Probably the most controversial issue surrounding addictions of all types is recovery. Most recovery programs are based on the AA 12 step model. Statistics are difficult to decipher and recovery rates vary from 5% to almost 100%. The higher stats don’t take into account all the members who come to a few meetings and, for whatever reason, never return. Of course, those who stay will claim a 100% recovery rate.

Scientific data on the 12 step programs show that the recovery rate is almost exactly the same as no intervention at all, which will result in a spontaneous recovery of about 5% of addicts. It is unfortunate that the mindset of our society is that 12 Steps is the only way to go. Sex Addicts who are incarcerated are often forced to go to the meetings as a condition of their parole. Some claim that it can do no harm and that there is nothing better out there; but both of these assumptions are erroneous.

Forcing an addict to participate in a program that they don’t believe in only adds to the stress and shame that fuels the addiction. There are many other programs available that do not espouse the 12 step philosophy or the disease model.

One of the programs that aligns with my philosophy about Sex Addiction is the SMART Recovery program which offers addicts the tools to change their lives for the better. Contrary to the 12 step programs that claim that addiction is a disease which can never be cured and that the addict must give up control of their lives to a higher power–stating that they are powerless over the addiction, programs like SMART empower the addict to take control of their lives, take accountability for their actions and make healthy changes in their lives.

In later posts I will detail which recovery methods we tried and which ones worked and which ones didn’t. Please join and tell us what worked for you.

Peace and love to all.

Success is not final, failure is not fatal: it is the courage to continue that counts. ~Winston Churchill~

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6 Responses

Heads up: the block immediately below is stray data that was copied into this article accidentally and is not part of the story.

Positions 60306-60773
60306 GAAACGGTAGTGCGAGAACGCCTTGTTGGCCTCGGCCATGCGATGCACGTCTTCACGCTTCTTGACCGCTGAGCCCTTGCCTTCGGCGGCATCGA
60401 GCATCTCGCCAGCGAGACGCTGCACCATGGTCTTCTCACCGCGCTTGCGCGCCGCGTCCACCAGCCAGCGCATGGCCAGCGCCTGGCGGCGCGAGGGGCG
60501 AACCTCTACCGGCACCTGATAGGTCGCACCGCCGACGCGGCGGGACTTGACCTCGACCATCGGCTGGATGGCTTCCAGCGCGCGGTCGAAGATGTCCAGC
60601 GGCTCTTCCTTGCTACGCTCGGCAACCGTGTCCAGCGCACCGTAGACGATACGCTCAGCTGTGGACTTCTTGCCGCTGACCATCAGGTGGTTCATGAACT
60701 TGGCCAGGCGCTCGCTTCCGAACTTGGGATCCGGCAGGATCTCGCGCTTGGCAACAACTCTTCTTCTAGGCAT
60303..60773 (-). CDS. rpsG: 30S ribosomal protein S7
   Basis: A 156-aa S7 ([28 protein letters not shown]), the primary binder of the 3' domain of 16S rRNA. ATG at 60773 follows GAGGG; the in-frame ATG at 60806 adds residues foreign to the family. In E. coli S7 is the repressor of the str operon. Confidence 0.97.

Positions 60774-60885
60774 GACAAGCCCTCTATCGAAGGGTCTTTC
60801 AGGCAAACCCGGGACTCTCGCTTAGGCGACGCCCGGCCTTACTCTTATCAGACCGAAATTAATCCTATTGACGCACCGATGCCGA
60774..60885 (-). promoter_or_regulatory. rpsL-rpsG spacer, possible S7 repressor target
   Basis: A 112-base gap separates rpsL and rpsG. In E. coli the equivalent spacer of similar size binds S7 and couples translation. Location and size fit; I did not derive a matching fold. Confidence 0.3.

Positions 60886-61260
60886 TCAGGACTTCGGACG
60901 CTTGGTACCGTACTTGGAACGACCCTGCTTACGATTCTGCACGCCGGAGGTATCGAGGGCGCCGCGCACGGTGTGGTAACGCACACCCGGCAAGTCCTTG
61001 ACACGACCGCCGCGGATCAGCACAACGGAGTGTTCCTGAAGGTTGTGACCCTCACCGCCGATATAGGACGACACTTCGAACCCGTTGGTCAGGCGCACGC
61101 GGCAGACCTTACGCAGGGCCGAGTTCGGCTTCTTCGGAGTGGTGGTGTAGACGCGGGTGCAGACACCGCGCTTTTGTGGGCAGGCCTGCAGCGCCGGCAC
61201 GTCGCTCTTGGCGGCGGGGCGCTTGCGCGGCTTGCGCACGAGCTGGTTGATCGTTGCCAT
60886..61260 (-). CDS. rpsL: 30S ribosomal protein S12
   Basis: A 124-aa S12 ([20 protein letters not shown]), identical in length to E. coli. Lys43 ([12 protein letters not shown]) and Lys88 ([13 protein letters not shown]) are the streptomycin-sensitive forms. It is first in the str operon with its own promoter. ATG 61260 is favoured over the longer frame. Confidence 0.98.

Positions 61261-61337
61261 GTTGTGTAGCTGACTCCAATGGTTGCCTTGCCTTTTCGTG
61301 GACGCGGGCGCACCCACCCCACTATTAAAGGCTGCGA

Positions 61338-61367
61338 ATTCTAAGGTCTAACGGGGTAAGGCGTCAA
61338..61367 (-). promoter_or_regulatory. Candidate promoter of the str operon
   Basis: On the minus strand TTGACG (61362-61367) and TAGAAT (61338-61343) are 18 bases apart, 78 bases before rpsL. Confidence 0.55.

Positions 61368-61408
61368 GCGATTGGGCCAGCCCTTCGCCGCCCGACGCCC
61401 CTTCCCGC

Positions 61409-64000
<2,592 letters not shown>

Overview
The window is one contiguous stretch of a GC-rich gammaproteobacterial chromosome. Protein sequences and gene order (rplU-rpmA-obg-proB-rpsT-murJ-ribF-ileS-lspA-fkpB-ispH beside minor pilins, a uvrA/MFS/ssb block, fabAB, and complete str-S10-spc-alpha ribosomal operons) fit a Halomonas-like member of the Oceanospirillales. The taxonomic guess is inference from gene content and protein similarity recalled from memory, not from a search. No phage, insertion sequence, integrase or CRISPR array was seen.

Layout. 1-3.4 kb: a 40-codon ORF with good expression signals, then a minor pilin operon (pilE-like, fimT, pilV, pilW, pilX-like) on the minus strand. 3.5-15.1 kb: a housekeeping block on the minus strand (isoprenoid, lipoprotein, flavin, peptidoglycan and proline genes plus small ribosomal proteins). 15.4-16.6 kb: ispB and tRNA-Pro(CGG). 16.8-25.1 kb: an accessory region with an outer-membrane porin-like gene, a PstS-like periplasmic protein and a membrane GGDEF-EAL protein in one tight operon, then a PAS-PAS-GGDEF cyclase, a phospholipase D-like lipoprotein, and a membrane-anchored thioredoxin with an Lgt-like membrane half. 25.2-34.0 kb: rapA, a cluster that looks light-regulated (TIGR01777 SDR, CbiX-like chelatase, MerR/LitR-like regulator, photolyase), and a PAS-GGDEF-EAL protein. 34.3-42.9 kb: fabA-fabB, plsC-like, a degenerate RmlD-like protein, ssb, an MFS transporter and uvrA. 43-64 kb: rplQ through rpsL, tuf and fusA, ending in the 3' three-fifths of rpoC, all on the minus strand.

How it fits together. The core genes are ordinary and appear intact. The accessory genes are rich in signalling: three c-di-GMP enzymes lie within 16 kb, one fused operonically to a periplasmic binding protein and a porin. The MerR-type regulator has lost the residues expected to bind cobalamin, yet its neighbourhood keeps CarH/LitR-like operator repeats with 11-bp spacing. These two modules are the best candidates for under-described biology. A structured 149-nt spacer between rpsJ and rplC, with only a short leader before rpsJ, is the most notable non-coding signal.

1. After a 3 day weekend of intensive sex addiction counseling with a complete disclosure and polygraph, my husband has been working the 12 steps with SAA. He has not acted out in 1 year, 8 months.

    While we talk about it often, I try to stay out of his recovery. It’s something he needs to do for himself.

    After counseling, I read every book I could find about sex addiction, healing, codependency, and boundaries. I tried COSA phone meetings as there isn’t an in person meeting in our area. I tried them twice a week for a month.

    I found that I didn’t like them. I was ready to heal, to move on. While knowing there are others out there in similar circumstances to mine was valuable, I just wasn’t getting much out of it. I also don’t think I need 12 steps to heal myself.

    I know I’m codependent. Where that becomes a disease vs. my personality is still something I ponder. I’m interested to check out the SMART you mentioned.

    I’m lucky that my husband is doing so well in his recovery, but I also know that I will never live the way I did before counseling again. I have grown, I have learned and I will continue.

  2. Ellen….may I ask…what do you think really helped (and continues to help) your husband recover? I just recently found out about my husband and he is very willing to get help and do whatever is necessary. I know there isn’t one thing for everyone, but I was just curious…for him/you…what helped the most? At this point I have decided to stay in the marriage with his promise to get better.

    1. Hello, I read your reply to a post on “married to a sex addict” I was wondering if you ever got a response to the best solution or if you could share how your marriage has been since? I recently found out about mine, I have not told him I know yet because I am afraid it cant be worked out but I know I have to. I am trying to educate myself and prepare for the worst. Thank you.

  3. Its been a little over 2 years since he was caught. We went thru most of it full of lies and covering up
    his past. He went on and off to SAAL meetings. We live on an island in Massachusetts and there are no
    SA groups available so he had to leave every Friday to travel 2 hours each way. He hated it, and now refused to attend. He said “I am never going back to that place” He has set his focus on meditation
    and works with a private councilor who’s forte is addictions of any kind.
    He said he has his own way to deal with it and says he has no triggers or thoughts that entice him.
    Sounds like he is fooling himself.

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